Core A: Administrative Core - John D. Houle, Ph.D., Director This Core is charged with the logistics of managing the demands placed on each of the other proposed Core facilities, with maintaining a database of all animals used in the Program Projects and in providing quality control and Project management. This will be accomplished by weekly meetings of the entire Program faculty, staff, postdoctoral fellows, graduate students and technical assistants;by monthly meetings of the Project Pis and Core Directors and by interaction with the External Advisory Panel. Data management is greatiy facilitated by an established database which logs information on Project number, individuals involved, protocol number, animal history and analyses to be performed. This provides an ongoing record of the progress of individual projects and Core effort devoted to each project. This Core will oversee the distribution of funds for travel and for publication costs for each of the Projects As is customary with our group, all important decisions are made by the Pis after discussion, but in the case of disagreement the final determination of Core use will be made by the Program PI, Dr. Houle.
It is the function of this Administration Core to oversee and manage the use of other Cores by the individual Projects animal models of spinal cord injury. Because all of the Projects will rely upon Core facilities and personnel to maintain uniformity of procedures among the Projects it is important to have centralized oversight of all Core activities.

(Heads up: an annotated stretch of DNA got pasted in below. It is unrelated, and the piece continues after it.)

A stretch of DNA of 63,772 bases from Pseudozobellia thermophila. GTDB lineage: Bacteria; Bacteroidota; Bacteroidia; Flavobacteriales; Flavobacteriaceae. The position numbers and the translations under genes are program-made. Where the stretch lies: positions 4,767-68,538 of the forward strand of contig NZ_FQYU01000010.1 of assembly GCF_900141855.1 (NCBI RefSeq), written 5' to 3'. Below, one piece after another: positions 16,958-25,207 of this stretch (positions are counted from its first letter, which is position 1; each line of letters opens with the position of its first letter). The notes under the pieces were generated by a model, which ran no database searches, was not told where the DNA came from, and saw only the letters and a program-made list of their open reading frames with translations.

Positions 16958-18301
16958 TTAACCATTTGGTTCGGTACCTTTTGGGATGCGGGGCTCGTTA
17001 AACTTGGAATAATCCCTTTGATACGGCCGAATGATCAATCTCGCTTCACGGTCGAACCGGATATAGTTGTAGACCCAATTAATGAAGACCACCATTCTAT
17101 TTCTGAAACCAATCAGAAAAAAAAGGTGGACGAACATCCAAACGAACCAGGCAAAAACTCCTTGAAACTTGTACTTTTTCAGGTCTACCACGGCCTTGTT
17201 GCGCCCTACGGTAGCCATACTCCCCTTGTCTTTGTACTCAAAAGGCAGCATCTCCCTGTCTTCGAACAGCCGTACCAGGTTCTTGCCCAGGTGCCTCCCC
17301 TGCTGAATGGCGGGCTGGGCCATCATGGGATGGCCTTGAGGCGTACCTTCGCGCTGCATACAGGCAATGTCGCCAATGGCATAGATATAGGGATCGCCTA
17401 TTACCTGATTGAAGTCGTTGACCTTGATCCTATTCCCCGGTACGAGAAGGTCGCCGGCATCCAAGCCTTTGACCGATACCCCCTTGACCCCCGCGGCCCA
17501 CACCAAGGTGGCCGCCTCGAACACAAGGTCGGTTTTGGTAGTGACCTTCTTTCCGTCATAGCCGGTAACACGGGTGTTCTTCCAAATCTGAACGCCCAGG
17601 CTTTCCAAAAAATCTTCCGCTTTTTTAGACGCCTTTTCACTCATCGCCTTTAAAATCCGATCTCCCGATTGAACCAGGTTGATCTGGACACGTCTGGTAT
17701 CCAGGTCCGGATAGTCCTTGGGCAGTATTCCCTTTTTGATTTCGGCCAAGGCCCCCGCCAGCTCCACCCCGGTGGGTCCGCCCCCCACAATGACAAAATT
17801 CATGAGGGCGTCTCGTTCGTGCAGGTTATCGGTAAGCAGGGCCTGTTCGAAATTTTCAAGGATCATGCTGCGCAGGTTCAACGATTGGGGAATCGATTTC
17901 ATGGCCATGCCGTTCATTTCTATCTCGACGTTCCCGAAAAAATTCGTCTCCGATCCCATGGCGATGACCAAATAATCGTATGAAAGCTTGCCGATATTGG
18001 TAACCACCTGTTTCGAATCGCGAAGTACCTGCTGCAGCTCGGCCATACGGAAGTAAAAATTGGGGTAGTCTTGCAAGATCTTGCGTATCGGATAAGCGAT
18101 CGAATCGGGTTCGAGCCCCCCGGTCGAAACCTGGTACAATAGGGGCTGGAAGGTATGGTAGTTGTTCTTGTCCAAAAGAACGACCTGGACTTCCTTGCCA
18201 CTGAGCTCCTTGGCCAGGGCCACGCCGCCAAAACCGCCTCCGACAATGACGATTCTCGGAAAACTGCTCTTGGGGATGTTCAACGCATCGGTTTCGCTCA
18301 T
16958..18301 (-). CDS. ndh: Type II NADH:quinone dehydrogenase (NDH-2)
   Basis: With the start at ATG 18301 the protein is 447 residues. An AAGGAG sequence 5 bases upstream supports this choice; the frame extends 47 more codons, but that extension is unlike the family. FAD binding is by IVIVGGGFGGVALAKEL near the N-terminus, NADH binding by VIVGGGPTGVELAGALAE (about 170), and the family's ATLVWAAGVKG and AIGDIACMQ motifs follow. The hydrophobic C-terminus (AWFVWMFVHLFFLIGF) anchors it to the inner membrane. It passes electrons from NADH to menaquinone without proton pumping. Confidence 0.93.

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|Lee, Seung Joon; Kalinski, Ashley L; Twiss, Jeffery L (2014) Awakening the stalled axon - surprises in CSPG gradients. Exp Neurol 254:12-7|
|Jin, Ying; Bouyer, Julien; Haas, Christopher et al. (2014) Behavioral and anatomical consequences of repetitive mild thoracic spinal cord contusion injury in the rat. Exp Neurol 257:57-69|
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|Graziano, Alessandro; Foffani, Guglielmo; Knudsen, Eric B et al. (2013) Passive exercise of the hind limbs after complete thoracic transection of the spinal cord promotes cortical reorganization. PLoS One 8:e54350|
|Houle, John D; Cote, Marie-Pascale (2013) Axon regeneration and exercise-dependent plasticity after spinal cord injury. Ann N Y Acad Sci 1279:154-63|
|Haas, Christopher; Fischer, Itzhak (2013) Human astrocytes derived from glial restricted progenitors support regeneration of the injured spinal cord. J Neurotrauma 30:1035-52|
|Liu, Gang; Detloff, Megan Ryan; Miller, Kassi N et al. (2012) Exercise modulates microRNAs that affect the PTEN/mTOR pathway in rats after spinal cord injury. Exp Neurol 233:447-56|
|Keeler, Benjamin E; Liu, Gang; Siegfried, Rachel N et al. (2012) Acute and prolonged hindlimb exercise elicits different gene expression in motoneurons than sensory neurons after spinal cord injury. Brain Res 1438:8-21|
|Ketschek, A R; Haas, C; Gallo, G et al. (2012) The roles of neuronal and glial precursors in overcoming chondroitin sulfate proteoglycan inhibition. Exp Neurol 235:627-37|
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